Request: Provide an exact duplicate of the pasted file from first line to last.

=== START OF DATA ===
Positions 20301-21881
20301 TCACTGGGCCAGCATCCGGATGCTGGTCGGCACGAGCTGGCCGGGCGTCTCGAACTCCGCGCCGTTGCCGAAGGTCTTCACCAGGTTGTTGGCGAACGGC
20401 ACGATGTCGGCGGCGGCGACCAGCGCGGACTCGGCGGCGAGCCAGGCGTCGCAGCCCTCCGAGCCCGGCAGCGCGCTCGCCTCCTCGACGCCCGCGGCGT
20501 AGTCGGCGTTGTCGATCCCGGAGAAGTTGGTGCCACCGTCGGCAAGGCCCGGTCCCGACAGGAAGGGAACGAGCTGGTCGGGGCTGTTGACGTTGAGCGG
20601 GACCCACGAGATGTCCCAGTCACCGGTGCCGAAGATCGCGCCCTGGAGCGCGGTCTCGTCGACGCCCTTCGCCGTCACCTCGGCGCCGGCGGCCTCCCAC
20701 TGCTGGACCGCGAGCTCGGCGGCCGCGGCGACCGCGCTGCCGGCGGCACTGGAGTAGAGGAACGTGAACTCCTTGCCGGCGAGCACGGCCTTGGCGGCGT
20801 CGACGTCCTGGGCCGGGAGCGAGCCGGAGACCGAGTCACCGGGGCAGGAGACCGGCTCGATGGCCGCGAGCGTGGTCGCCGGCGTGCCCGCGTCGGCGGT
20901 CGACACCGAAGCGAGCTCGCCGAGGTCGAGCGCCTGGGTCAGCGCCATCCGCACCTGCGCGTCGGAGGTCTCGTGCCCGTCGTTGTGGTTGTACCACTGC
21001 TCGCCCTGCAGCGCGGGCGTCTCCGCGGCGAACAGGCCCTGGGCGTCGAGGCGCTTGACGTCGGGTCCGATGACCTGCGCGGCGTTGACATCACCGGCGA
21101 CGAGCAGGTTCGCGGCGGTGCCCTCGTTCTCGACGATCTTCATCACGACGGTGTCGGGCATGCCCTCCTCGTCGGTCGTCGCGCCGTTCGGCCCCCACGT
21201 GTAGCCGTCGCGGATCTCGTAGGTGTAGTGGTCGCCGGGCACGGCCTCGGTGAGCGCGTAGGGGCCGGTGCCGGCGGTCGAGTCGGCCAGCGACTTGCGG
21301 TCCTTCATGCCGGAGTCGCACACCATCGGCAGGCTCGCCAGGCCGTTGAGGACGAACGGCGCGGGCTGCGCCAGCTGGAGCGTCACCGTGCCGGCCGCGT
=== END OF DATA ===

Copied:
Positions 20301-21881
20301 TCACTGGGCCAGCATCCGGATGCTGGTCGGCACGAGCTGGCCGGGCGTCTCGAACTCCGCGCCGTTGCCGAAGGTCTTCACCAGGTTGTTGGCGAACGGC
20401 ACGATGTCGGCGGCGGCGACCAGCGCGGACTCGGCGGCGAGCCAGGCGTCGCAGCCCTCCGAGCCCGGCAGCGCGCTCGCCTCCTCGACGCCCGCGGCGT
20501 AGTCGGCGTTGTCGATCCCGGAGAAGTTGGTGCCACCGTCGGCAAGGCCCGGTCCCGACAGGAAGGGAACGAGCTGGTCGGGGCTGTTGACGTTGAGCGG
20601 GACCCACGAGATGTCCCAGTCACCGGTGCCGAAGATCGCGCCCTGGAGCGCGGTCTCGTCGACGCCCTTCGCCGTCACCTCGGCGCCGGCGGCCTCCCAC
20701 TGCTGGACCGCGAGCTCGGCGGCCGCGGCGACCGCGCTGCCGGCGGCACTGGAGTAGAGGAACGTGAACTCCTTGCCGGCGAGCACGGCCTTGGCGGCGT
20801 CGACGTCCTGGGCCGGGAGCGAGCCGGAGACCGAGTCACCGGGGCAGGAGACCGGCTCGATGGCCGCGAGCGTGGTCGCCGGCGTGCCCGCGTCGGCGGT
20901 CGACACCGAAGCGAGCTCGCCGAGGTCGAGCGCCTGGGTCAGCGCCATCCGCACCTGCGCGTCGGAGGTCTCGTGCCCGTCGTTGTGGTTGTACCACTGC
21001 TCGCCCTGCAGCGCGGGCGTCTCCGCGGCGAACAGGCCCTGGGCGTCGAGGCGCTTGACGTCGGGTCCGATGACCTGCGCGGCGTTGACATCACCGGCGA
21101 CGAGCAGGTTCGCGGCGGTGCCCTCGTTCTCGACGATCTTCATCACGACGGTGTCGGGCATGCCCTCCTCGTCGGTCGTCGCGCCGTTCGGCCCCCACGT
21201 GTAGCCGTCGCGGATCTCGTAGGTGTAGTGGTCGCCGGGCACGGCCTCGGTGAGCGCGTAGGGGCCGGTGCCGGCGGTCGAGTCGGCCAGCGACTTGCGG
21301 TCCTTCATGCCGGAGTCGCACACCATCGGCAGGCTCGCCAGGCCGTTGAGGACGAACGGCGCGGGCTGCGCCAGCTGGAGCGTCACCGTGCCGGCCGCGT